The importance of punctuation in written language should never be underestimated. Sometimes it can mean the difference between winning and losing in trade mark cases.
In the UK trade mark opposition between EPM Telecommunications and Nu Technologies, the applicant had filed for a stylised form of the trade mark Orbitel covering telecommunications services in Class 38.
The trade mark application was opposed by Nu on the basis of a number of earlier UK trade mark registrations for ORBITEL (word) covering a variety of telephone related goods and services in Classes 9, 37, 41 and 42. All of these earlier trade mark rights were subject to use requirements and so Nu were required to show proof of genuine use of their trade mark ORBITEL in the UK during the five years prior to the publication of EPM's trade mark application.
Nu's evidence showed over £1.1 million worth of sales of an ORBi-TEL branded hardware and software during the period 2004 to 2007. Realising that the mark they had used was not in the same form as the mark they had registered, Nu relied on Section 46(2) of the Trade Marks Act 1994 under which the use of a mark which does not alter the distinctive character of the mark as registered counts as genuine use of the registered mark. They argued that the presence of a "mere" hyphen should not be seen as altering the distinctive character of the registered mark ORBITEL.
The Hearing Officer disagreed. She concluded that, although the two marks ORBITEL and ORBi-TEL were phonetically identical, they exhibited significant visual and conceptual differences. In the Hearing Officer's view, the dominant and distinctive element of the mark as used was the string ORBi. By contrast, the mark as registered would be seen as a whole and its distinctive, dominant element was therefore the invented word, ORBITEL.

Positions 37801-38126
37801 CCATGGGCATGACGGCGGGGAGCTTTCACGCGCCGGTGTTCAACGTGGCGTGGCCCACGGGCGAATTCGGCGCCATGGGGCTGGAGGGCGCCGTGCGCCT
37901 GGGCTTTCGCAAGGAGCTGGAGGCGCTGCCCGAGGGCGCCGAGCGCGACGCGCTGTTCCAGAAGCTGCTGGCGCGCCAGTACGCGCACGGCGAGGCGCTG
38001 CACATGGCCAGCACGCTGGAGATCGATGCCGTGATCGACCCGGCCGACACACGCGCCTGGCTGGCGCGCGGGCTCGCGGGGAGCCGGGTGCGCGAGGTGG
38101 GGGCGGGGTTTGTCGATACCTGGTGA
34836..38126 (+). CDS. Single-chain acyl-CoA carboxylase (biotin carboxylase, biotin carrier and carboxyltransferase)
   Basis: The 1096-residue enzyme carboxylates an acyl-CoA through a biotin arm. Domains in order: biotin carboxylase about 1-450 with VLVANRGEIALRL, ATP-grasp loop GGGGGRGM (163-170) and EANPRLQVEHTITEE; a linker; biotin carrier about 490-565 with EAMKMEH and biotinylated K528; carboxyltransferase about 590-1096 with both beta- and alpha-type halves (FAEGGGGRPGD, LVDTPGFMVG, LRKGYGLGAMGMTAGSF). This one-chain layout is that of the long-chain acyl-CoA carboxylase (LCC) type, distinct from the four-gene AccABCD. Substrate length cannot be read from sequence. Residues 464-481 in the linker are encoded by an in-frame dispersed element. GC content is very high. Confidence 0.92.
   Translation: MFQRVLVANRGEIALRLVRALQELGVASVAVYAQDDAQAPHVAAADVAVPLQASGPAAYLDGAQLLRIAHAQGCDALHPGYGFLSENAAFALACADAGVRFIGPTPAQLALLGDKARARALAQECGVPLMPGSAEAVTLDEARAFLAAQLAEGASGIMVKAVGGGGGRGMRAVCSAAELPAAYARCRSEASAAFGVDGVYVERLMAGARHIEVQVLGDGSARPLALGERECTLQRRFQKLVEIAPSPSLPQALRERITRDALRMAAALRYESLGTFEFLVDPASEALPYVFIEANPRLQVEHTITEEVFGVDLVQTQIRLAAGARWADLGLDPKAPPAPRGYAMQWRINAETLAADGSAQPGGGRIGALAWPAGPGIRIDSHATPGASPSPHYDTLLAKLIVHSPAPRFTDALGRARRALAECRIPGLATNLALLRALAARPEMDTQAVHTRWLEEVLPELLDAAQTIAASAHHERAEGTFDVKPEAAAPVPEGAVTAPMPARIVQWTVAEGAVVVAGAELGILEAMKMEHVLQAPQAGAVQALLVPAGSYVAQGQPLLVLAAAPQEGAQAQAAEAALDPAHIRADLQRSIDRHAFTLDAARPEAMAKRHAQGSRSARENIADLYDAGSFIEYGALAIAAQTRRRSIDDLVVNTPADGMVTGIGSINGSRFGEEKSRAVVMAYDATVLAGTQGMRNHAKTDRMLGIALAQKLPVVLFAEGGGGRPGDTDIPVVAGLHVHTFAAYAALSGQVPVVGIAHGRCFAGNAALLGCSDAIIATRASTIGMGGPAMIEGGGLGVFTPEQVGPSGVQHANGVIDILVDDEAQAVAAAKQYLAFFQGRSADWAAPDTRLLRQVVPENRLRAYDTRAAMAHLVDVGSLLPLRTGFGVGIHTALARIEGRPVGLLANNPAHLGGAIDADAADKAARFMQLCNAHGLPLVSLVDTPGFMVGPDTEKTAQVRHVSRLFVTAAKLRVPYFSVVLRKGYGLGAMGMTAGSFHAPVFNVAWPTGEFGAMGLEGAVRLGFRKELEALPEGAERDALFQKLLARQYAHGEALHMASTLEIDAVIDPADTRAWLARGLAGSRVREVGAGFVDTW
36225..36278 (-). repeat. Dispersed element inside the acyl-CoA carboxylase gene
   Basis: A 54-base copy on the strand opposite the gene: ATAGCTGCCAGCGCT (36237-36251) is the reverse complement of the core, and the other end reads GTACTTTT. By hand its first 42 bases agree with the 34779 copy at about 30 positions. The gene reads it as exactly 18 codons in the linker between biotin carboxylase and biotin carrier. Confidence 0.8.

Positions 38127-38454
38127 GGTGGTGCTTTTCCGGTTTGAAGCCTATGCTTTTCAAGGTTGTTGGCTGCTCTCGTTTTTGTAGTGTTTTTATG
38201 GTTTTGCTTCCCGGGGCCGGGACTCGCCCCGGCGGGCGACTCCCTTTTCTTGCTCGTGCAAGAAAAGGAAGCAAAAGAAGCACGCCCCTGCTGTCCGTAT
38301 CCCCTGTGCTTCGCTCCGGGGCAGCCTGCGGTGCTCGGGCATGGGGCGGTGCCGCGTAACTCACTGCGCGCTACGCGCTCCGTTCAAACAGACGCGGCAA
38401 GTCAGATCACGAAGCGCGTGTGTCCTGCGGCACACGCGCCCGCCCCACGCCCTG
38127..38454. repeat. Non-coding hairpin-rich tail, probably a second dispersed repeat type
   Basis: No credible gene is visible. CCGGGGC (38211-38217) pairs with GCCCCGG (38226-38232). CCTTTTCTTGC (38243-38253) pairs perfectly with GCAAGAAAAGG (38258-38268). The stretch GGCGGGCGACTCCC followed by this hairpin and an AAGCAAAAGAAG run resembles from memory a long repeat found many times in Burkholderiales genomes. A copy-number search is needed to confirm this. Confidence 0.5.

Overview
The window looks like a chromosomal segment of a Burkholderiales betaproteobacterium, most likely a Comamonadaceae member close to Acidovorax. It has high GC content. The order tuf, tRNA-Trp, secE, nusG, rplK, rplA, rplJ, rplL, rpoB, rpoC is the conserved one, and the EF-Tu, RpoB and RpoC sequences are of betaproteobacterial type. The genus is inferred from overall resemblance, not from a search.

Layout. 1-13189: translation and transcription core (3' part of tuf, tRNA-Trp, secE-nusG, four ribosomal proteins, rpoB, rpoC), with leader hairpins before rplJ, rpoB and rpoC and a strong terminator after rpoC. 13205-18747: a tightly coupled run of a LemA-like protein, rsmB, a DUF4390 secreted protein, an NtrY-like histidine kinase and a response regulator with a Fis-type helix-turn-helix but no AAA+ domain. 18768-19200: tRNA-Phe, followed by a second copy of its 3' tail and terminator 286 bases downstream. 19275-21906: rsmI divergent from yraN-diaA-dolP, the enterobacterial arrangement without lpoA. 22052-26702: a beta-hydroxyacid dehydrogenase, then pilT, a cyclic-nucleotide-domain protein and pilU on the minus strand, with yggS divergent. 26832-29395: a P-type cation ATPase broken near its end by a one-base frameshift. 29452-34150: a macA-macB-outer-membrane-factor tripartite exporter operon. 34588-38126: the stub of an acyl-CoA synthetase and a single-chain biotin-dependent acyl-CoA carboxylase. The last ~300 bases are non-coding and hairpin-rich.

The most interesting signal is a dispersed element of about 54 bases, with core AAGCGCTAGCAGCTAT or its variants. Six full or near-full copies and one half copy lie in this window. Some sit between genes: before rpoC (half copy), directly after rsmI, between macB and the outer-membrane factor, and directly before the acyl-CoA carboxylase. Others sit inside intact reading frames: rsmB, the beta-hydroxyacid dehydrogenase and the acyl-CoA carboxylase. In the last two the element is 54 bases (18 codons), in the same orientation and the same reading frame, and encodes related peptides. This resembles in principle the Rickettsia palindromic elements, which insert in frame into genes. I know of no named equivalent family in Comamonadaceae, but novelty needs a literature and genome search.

For this reason, she concluded that the use of the trade mark ORBi-TEL could not be counted as genuine use of the trade mark ORBITEL. It followed that the use provisions required under UK trade mark opposition practice had not been met and the opposition failed.
This decision could have a significant impact on Nu's business, if EPM were now to seek to revoke their (Nu's) earlier UK trade mark registrations for ORBITEL on the ground of five years' non-use and the Hearing Officer were to come to a similar conclusion on use as was reached in the above opposition.
Ann Taylor is a US chain of women's clothing stores. In the fifty years since the first store opened, it has established over 900 outlets in the US. In 1996, it developed a line extension of leisure clothing called Ann Taylor Loft, the present logo of which is shown above.
Loft Design By is a French fashion house that was created by Patrick Freche in 1989. It now has numerous stores in France, as well as three in London. The company's logo (LOFT design by) is shown below.
In 2004, Annco, Inc., the IP holding company for Ann Taylor, filed a CTM application for the trade mark Ann Taylor Loft (word mark)covering goods and services in Classes 18, 25 & 35. The application was opposed by Freche et Fils based on an earlier French trade mark registration for the word mark Loft claiming identical Class 18 and Class 25 goods. At the time of the opposition, the opponent did not own any CTM rights for the trade mark Loft, although they now have such a CTM (for Loft) dated January 2007 in Class 25.